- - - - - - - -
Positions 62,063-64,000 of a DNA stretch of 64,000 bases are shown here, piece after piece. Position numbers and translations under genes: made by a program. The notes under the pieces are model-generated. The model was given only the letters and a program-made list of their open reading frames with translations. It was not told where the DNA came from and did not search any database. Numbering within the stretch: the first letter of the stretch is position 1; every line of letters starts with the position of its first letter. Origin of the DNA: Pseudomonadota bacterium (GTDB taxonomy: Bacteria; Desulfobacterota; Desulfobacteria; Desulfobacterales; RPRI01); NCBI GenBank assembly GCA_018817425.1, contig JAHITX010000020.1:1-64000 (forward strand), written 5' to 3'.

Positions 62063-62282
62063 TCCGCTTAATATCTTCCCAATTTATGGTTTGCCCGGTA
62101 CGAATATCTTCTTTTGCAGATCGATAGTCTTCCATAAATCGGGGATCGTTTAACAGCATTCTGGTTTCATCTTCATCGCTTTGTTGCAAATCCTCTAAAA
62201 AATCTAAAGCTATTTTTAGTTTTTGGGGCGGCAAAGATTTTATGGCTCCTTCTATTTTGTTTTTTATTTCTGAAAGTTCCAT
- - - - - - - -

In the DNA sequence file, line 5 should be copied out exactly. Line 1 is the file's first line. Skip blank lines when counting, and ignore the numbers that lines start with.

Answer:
62201 AATCTAAAGCTATTTTTAGTTTTTGGGGCGGCAAAGATTTTATGGCTCCTTCTATTTTGTTTTTTATTTCTGAAAGTTCCAT